"WIC had 1,380 clients a month in the fall of 2005. Now we have over a record 2,000 clients a month," said Robert Hudson, administrator of the Butler County Health Department. "In the interest of customer service, we need to increase our capacity." He and the Butler County Board of Health have been working on the plan for several months and plan to demolish the building on Main Street and build a new, two-story structure in its place. WIC will be on the top floor, and the lower level will be used for records storage and the mosquito trapping program.
"We will have more lobby space and more examination rooms for the WIC program," Hudson said. "We will have the space to expand to a potential caseload of 2,200-2,300." He expects the economic downturn will result in "even more clients." The department also provides women's health services and recently added two staff members to provide HIV prevention and care programs.
The health department moved into its current building in 1998 and has been setting aside funds to expand, said Hudson. It employs 48 full-time workers and 120 homemakers in the home service program.
Rural Development offers help for homeowners
The U.S Department of Agriculture, Rural Development, has low-interest loans to help low-income households with home repairs. These loans are available to all low-income residents in Southeast Missouri and can be used for such things as roof repairs, heating and air-conditioning repairs or improvements, siding, windows and handicapped accessibility. The money is available through the Section 504 Rural Development loan program. Qualified homeowners can borrow up to $20,000 at one percent interest for a period of up to 20 years under the program, according to Becky Eftink, Rural Development area specialist at the Dexter Area Office.
To be eligible, homeowners must have an income level below 50 percent of the area's median income. Eftink also says the individual or family applying for the loan must own the home and provide collateral. They cannot obtain financing on rental property. The low interest loan can be obtained on a mobile home if the person or family owns the mobile home and the property on which it sits.
Jaycee Golf Course to see renovations
The 18-hole, 54-year-old Cape Jaycee Municipal Golf Course will see a $1.5 million renovation this year. The 130-acre transformation will enlarge and change its greens to bentgrass and add a high-tech irrigation system. Other changes will include rerouting five holes on the back and adding sand bunkers.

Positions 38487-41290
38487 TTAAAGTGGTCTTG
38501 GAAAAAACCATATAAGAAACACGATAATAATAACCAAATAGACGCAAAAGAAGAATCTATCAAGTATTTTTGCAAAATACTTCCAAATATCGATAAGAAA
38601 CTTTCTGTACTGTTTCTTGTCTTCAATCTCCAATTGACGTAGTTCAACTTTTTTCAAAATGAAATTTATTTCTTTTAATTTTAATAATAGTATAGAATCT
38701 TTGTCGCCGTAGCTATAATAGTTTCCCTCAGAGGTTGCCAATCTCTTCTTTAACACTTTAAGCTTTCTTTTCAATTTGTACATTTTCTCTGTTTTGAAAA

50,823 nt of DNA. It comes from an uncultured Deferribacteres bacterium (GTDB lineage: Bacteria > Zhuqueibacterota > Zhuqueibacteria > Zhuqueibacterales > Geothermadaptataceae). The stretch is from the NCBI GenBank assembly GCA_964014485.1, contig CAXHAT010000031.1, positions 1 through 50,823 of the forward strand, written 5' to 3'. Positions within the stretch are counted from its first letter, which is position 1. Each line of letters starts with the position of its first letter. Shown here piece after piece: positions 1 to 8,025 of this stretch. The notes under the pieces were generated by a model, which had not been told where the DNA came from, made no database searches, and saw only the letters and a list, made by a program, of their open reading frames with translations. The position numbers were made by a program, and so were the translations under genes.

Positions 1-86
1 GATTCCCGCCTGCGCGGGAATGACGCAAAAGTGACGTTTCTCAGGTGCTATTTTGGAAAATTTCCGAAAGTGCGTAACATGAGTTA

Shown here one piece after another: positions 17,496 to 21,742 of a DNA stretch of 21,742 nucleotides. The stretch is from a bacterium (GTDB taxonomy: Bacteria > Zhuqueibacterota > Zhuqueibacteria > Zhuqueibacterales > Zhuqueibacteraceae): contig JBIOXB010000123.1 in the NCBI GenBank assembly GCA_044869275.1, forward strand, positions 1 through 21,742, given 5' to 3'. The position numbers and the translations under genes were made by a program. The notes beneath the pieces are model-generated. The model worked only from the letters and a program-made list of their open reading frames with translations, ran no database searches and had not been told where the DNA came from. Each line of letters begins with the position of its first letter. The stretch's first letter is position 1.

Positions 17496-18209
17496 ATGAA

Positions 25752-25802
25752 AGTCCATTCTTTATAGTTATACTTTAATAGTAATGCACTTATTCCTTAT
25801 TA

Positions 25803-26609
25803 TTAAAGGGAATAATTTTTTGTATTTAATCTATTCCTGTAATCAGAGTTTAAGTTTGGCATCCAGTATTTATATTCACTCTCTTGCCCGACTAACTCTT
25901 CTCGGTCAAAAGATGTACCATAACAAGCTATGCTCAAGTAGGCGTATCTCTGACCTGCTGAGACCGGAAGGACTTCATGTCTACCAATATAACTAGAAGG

The project, which will shut down the course for about 10 months, is being funded by a three-eighth-cent sales tax approved by voters last April. The renovation, one of several projects funded by the tax, will begin June 10, with a target completion in May 2010. According to Dan Muser, director of Cape Girardeau Parks and Recreation, construction will start on the back nine, and golfers might be able to play the front nine through July 1.
Arthur Schaupeter Golf Course Architects in St. Louis was hired in October to create a master plan. Schaupeter has been in the course-architect business since 1992, with experience in more than 30 redesigns and 24 new constructions.
Course superintendent Randy Lueder and his crew have begun the removal of trees to accommodate the renovation. Forty-two new golf carts have been purchased for a fleet of 67, and new mowing equipment will arrive soon.
SEMO breaks ground for autism center
On Jan. 23, about 75 people gathered at the old Washington School in Cape Girardeau to celebrate the groundbreaking of the Southeast Missouri State University Autism Center for Diagnosis and Treatment.
The 11,582-square-foot center will be built on the grassy area next to the school, at the corner of Middle and Mill streets in Cape Girardeau. It will house several therapy rooms with observation capabilities for family members, clinicians and students. Many of the rooms are designed for music therapy, occupational therapy and life-skills training. Four institutions have collaborated to provide services at the center: the university, Judevine Center for Autism-Southeast Project, The Tailor Institute and The Thompson Center for Autism and Neurodevelopmental Disorders at the University of Missouri at Columbia.
The estimated cost of the center is $2.6 million. Funding will come for the Lewis and Clark Discovery Initiative. An additional $494,000 in operating and startup funds for the center has been allocated for fiscal year 2009, which starts July 1, through the Department of Mental Health.
Orgill SuperCenter begins construction
SIKESTON, Mo. — The walls for the new Orgill Mid-America SuperCenter began rising in early January at the Sikeston Business, Education and Technology Park. Approximately 60 workers are on the building site daily in an effort to complete construction of the distribution center for Orgill, said Pat Cregan, building site superintendent.